What is a Javascript promise

5 Nov 20207 min read

In How To Use Fetch With Vue we briefly touched on Javascript promises and how the Fetch API makes use of them. In my opinion Promises in Javascript requires a bit more explanation and therefore felt it was necessary to expand on the discussion.

The single-threaded, event-loop based concurrency model of JavaScript, deals with processing of events using so-called asynchronous non-blocking I/O model. What this means is, that in JavaScript code is executed sequentially. In order to prevent blocking the main thread on I/O-bound operations, JavaScript uses a callback mechanism where asynchronous operations specify a callback – the function to be executed when the result of an asynchronous operation is ready, while the code control flow continues executing.

Traditionally when developers wanted to use the result of a callback to make additional asynchronous method calls, they would need to nest the callbacks. I/O operations can and often do result in errors, and all good developers need to handle errors for each call back before processing the success result.

The necessity to do error handling and embedding callbacks would make code difficult to read and increase the cognitive load for other developers to understand and maintain the code later. This what is commonly referred to by Javascript developers as Javascript callback hell

To address this issue, Promises were introduced in ECMAScript 2015 Language Specification (a.k.a. ECMAScript 6 or ES6) to represent an eventual result of an asynchronous operation.

What is a Javascript promise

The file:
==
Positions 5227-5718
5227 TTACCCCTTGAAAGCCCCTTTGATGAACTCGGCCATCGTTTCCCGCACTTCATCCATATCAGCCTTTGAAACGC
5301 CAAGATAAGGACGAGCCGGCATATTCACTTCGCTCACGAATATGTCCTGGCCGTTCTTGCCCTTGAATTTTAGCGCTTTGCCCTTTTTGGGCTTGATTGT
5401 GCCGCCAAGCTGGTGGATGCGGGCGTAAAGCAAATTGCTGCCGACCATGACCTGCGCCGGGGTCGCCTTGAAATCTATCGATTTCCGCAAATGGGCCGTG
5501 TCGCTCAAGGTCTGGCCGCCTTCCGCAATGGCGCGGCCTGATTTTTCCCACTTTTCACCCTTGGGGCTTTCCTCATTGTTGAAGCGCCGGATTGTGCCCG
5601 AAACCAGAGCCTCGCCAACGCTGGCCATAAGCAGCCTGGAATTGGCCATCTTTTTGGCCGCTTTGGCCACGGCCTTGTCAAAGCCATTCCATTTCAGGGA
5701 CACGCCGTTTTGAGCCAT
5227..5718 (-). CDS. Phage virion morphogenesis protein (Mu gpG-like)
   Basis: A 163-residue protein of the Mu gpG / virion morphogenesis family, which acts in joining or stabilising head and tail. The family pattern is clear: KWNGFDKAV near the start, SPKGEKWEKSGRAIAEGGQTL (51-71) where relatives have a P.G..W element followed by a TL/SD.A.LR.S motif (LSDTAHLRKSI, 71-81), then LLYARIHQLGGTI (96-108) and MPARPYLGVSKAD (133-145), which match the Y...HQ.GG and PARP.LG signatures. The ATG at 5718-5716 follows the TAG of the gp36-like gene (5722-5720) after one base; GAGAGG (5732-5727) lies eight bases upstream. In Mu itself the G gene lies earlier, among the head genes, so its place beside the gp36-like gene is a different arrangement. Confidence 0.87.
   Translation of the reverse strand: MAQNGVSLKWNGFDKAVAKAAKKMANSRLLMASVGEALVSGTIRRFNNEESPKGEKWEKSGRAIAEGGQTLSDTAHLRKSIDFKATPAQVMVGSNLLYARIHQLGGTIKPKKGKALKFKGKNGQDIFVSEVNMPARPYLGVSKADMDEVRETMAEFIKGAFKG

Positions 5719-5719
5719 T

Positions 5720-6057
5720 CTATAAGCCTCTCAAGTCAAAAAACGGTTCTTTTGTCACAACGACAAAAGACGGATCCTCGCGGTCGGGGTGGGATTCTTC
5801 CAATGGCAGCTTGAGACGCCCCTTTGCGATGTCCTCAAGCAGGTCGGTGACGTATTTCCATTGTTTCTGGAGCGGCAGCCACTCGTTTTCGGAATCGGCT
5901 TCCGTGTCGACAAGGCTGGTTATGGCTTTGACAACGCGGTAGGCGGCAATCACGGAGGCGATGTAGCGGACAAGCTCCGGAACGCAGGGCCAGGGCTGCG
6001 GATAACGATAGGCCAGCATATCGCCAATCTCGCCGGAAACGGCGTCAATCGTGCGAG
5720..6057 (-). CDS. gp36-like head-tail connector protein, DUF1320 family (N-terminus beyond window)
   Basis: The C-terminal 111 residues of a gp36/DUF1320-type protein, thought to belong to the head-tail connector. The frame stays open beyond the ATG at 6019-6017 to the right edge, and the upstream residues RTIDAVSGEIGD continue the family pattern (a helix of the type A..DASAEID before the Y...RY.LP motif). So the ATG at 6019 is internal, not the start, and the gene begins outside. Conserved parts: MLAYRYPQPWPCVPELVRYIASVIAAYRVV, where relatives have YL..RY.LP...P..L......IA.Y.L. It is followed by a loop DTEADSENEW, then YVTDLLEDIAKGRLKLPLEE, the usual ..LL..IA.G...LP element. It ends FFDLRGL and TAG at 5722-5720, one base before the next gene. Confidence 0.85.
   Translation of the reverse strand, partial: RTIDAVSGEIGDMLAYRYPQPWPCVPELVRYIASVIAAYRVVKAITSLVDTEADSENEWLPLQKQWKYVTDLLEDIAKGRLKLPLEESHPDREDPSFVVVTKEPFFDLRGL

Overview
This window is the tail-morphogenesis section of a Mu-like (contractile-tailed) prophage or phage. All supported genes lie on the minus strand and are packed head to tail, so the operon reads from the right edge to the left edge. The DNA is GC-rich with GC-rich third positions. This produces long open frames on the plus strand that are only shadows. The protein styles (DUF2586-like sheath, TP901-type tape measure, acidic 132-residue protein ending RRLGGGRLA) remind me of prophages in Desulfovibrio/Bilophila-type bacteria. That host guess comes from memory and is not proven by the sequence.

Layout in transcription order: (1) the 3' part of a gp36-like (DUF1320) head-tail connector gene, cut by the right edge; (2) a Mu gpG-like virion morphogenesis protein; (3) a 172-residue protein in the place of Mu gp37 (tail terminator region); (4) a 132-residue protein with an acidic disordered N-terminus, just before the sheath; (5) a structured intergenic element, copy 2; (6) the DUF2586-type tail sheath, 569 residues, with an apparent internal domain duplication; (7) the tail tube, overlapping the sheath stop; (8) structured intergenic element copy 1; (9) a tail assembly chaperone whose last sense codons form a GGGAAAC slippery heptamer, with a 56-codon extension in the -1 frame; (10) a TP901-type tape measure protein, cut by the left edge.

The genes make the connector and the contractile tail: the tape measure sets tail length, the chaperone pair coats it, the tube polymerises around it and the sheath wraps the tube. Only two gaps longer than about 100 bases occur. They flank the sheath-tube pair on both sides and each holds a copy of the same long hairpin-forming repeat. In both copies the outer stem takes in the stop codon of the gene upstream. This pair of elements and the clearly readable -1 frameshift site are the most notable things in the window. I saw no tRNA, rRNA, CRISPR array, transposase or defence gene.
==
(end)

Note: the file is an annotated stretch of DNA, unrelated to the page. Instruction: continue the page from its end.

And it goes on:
Javascript promises provide a cleaner & simpler approach to handling asynchronous operations than the classical callback method based approach. They also enable developers to handle asynchronous errors similar to the try\catch approach.

The JavaScript Promise is an object holding a state, which represents an eventual completion of an asynchronous operation and its resulting value.

A Promise is an object that is used as a placeholder for the eventual results of a deferred (and possibly asynchronous) computation.

ECMAScript® 2015 Language Specification

Essentially a Promise is a proxy value for a value that is not necessarily known at the time when the promise was first created. It enables developers to associate a handler for an asynchronous action's eventual success or failure result. Enabling asynchronous methods return values like synchronous methods, instead of immediately returning values. At the most basic level, a Promise enables an asynchronous method to return a value at some point in the future.

A Promise can be in one of three states:

  • pending : Initial state
  • fulfilled : operation was completed successfully
  • rejected : operation failed

When a promise is pending it can change to either fulfilled or rejected. Once a promise is fulfilled or rejected it is settled and cannot change its state again.

How to create a Javascript promise

The Promise API provides 4 static methods of the Promise Class

  • resolve Returns a new Promise object that is resolved with the given value.
  • reject Returns a new Promise object that is rejected with the given reason.
  • all Wait for all promises results.
  • race Wait until any of the promises is resolved or rejected.

It is probably easier to read an example of Promise implementation to understand what is going on.